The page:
U.S. must set clear, sensible asylum rules

Last Wednesday, the Biden Justice Department eased the Trump Justice Department’s interpretation of asylum law. Contemporaneously, we are experiencing the greatest number of illegal entries into the United States in the last twenty years. These two events are related. The vast majority of those entering illegally claim asylum as soon as they are taken into custody. American law then entitles them to a hearing on their asylum claim and to be free, in America, pending the hearing.

The asylum category has no limit in American law. There is only one other category without an overall limit: parents, spouses, and minor children of US citizens.  Immigration otherwise is subject to an annual limit set for green cards issued to workers needed in particular industries, a lottery for residents of countries that haven’t sent many immigrants in recent years, and refugees from natural disasters and wars around the globe.

In interpreting the words of America’s asylum laws, Judge J. Harvie Wilkinson, a U.S. Court of Appeals judge, observed in 2017, “The asylum statute is not a general hardship statute. It was not at all drafted in that way.” Yet, under the interpretation to which President Biden has reverted, the asylum category had come close to that.  The standard adopted in the Refugee Act of 1980 covers persons with a well-founded fear of persecution on the basis of “race, religion, nationality, membership in a particular social group, or political opinion.”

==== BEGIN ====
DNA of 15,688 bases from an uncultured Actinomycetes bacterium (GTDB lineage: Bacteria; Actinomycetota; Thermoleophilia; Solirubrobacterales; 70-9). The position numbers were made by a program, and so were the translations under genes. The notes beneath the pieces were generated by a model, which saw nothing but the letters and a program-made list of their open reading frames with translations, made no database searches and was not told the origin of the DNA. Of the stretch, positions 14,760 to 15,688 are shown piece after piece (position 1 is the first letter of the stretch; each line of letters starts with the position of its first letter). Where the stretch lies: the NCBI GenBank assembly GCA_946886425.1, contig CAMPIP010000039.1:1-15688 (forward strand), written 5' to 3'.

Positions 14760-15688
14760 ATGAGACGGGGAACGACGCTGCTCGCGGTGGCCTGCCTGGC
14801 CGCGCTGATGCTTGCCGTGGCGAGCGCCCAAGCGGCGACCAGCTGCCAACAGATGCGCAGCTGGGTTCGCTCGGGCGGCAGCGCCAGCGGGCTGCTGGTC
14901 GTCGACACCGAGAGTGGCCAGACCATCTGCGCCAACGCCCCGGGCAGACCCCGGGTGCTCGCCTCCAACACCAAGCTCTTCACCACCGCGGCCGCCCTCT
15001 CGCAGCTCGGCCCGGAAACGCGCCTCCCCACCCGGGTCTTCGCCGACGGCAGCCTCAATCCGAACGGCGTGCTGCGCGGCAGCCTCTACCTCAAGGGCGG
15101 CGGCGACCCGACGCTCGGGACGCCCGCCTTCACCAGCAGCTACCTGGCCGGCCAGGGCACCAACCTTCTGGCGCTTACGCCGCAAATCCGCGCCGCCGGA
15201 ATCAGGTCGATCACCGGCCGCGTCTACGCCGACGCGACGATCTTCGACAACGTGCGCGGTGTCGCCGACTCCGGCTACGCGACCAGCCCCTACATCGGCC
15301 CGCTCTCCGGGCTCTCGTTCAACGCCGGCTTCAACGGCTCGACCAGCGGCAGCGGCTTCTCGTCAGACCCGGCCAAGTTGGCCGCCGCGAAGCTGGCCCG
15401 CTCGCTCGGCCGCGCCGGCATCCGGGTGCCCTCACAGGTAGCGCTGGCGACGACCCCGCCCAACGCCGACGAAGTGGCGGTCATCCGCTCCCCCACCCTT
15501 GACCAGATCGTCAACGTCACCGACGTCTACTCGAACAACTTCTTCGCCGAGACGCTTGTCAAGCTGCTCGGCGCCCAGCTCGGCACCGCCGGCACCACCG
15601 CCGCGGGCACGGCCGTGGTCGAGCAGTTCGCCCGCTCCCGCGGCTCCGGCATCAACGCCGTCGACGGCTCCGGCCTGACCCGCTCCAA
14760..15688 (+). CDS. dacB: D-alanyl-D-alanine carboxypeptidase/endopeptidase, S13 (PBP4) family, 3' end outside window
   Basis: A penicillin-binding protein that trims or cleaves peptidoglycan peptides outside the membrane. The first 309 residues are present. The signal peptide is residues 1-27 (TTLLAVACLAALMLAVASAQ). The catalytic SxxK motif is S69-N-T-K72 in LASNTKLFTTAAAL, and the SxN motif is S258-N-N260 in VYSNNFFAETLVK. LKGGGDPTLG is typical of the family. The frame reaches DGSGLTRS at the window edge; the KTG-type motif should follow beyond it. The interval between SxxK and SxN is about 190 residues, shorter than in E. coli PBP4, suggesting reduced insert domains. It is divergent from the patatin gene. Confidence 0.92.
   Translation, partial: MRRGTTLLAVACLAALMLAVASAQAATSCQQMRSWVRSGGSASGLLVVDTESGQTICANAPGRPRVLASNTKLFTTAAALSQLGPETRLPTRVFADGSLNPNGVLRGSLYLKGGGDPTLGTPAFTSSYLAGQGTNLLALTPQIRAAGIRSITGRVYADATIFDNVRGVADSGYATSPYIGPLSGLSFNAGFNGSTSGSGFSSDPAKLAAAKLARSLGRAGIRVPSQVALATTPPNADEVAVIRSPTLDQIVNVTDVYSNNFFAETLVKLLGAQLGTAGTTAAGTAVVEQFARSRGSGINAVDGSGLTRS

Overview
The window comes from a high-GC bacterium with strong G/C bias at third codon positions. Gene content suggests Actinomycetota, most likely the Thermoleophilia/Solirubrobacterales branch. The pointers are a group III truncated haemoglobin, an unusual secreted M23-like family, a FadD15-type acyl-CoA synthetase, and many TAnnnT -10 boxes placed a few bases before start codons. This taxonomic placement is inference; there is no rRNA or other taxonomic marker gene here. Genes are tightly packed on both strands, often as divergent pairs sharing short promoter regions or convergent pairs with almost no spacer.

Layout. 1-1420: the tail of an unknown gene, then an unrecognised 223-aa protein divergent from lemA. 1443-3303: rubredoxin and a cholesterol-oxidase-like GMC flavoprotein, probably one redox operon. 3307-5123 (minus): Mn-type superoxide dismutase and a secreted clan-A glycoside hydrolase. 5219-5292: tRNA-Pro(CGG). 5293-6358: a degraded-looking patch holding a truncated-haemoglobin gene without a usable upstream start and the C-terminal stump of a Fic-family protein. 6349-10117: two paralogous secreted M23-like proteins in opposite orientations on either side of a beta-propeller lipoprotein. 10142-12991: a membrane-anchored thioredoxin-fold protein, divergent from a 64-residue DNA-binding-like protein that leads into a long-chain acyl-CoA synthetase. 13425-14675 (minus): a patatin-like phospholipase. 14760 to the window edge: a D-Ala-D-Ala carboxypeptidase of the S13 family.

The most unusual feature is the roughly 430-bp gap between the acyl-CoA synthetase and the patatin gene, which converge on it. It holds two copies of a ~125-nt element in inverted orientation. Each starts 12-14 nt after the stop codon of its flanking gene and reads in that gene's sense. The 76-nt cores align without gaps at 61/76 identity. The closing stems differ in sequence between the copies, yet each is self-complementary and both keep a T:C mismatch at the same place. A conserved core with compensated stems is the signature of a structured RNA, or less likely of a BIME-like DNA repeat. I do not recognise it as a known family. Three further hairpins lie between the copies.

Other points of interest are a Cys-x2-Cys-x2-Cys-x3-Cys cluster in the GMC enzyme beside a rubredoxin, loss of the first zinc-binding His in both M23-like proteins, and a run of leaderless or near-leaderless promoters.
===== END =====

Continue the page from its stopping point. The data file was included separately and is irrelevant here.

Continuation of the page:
The statute gives no further guidance on what “particular social group” means. Instead, Congress delegated authority to the Department of Justice to issue its own interpretations. These have changed over time based on presidential approaches to immigration. By the end of the Obama administration, the phrase had been expanded to cover victims of gang violence and abusive family situations, though several federal courts had overturned interpretations as broad as “all married women in Guatemala who are unable to leave their relationships.”

The 1980 law was based on language in UN resolutions on asylum. The federal courts that have narrowed the category observed that the immediately surrounding words, “race,” “religion,” “nationality,” and “political opinion,” suggested a stricter reading for “particular social group,” one more related to the traditional role of asylum for people fleeing persecution by a government. The interpretations by more immigrant-friendly administrations had found the government requirement was met when a foreign government was unable or unwilling to protect its citizens—a much easier standard than proving that the government itself had participated in the persecution from which the person seeking asylum was fleeing.

“[A]sylum was intended to protect specific segments of the population who are marginalized or subjected to social stigma and prejudice. … But to broaden the statutory grounds for relief from those conditions must by definition be a congressional rather than a judicial enterprise,” Judge Wilkinson opined.

Congress should reassert its responsibility of deciding how many immigrants our country wants to admit overall, rather than allowing different administrations to twist the meaning of “particular social group” so that immigrants can be made to fit into or be excluded from that limitless category.

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